Miss Stella Smith was the guest of her parents, Mr. and Mrs. Bless Smith of White Pine, Wednesday.
     Mrs. James Bunch has received word that her husband, Sgt. James T. Bunch, Jr., has arrived in the states after spending seventeen months in India.  Mrs. Bunch and little daughter, Brenda Sue have resided with her parents, Mr. and Mrs. Paul Rich, during the absence of Sgt. Bunch.
     Mr. and Mrs. Chas. Marsh of Marshall, N. C., were visitors in this city Wednesday.
     Mr. and Mrs. Walter Cooper, Mrs. Kyle Everhart and daughters Betty Jean and Margaret Ann of Mohawk were visitors in Morristown Thursday.
     Mrs. and Mrs. Keith Burgner and Miss Helen Anderson returned Wednesday evening from Newark, Ohio were they were delightfully entertained for the past week as the guests of Dr. and Mrs. W. H. Bennett, formerly of Morristown.
     Mrs. Roy Range of Detroit, Mich., formerly of this city, is the guest of friends and relatives in Morristown.
     Friends of Guy Garrett will be interested to learn that he is much improved following an illness of several weeks.
     Misses Hermina Dickerson and Jennie Lea Helton will attend the graduation exercises at Sullins College in Bristol this week.  While there they will be the guest of Miss Jane Fagg who is a member of the graduating class.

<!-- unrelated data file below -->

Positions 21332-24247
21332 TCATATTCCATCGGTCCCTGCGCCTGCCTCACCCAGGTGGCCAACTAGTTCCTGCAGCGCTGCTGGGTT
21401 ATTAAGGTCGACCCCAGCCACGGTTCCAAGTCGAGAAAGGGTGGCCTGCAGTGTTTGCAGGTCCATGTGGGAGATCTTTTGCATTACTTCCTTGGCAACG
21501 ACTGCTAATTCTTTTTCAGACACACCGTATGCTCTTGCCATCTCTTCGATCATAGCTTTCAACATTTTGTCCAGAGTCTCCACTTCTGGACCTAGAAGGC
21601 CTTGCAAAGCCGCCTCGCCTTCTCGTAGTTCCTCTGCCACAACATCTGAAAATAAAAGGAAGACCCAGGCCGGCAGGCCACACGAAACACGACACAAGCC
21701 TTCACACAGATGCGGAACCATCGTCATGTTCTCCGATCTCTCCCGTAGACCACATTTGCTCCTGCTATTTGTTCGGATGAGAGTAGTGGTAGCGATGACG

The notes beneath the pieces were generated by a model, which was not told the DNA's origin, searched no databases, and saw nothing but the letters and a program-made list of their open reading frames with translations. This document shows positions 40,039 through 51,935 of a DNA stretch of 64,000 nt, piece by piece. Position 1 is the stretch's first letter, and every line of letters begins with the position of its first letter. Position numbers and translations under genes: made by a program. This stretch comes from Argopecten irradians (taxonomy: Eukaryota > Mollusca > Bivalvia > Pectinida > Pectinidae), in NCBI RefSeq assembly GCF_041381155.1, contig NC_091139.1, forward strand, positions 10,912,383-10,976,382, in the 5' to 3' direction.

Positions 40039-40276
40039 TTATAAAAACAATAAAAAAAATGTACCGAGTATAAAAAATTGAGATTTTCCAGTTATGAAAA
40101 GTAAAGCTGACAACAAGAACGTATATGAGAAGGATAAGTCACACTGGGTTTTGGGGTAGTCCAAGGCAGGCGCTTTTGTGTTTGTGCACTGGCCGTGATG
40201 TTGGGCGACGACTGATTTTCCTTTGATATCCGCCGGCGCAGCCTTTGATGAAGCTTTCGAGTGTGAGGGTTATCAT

Lt. and Mrs. W. H. Garrett and little daughter, Tina of Albupuerque (sic), N. M., remain the guests of Mr. and Mrs. Guy Garrett.
     Mrs. R. W. Johnson and son,
     Mrs. C. C. Cross, Mrs. L. W.
     Mrs. Robert Doggett and daughter, Jane of Nashville will arrive Sunday by motor to spend several days with her mother, Mrs. B. C. Weesner, before leaving for Lynchburg where they will be joined by Miss Roberta Doggett, student at Ranlolph-Macon (sic).  The three will continue to Washington City, touring the valley of Virginia en route.
     Mr. and Mrs. Everett Bowers and Mr. and Mrs. Herman Lovegrove enjoyed a delightful outing in the Smoky Mountain park near Gatlinburg on Sunday.
     Johnny were visitors in Knoxville yesterday.
     Nabers and Miss Mayme Williams composed a motor party to Greeneville and Tusculum yesterday.


Note:  The final two entries appear to be continuations of previous entries that were cut off.  

Thursday, August 5, 2010

Treasure Chest Thursday: Gee's Powder Horn

My great-grandfather Gee Sawyer used this powder horn as a young man after the Civil War in Cocke County, Tennessee.  I don't know if it was his father's before him, but I do know my grandfather used it growing up across the Nolichucky River in Greene County, close to Davy Crockett's old stomping grounds.

It belongs to my son now, though I am the caretaker.  He, too, used it as a boy, though on imaginary adventures.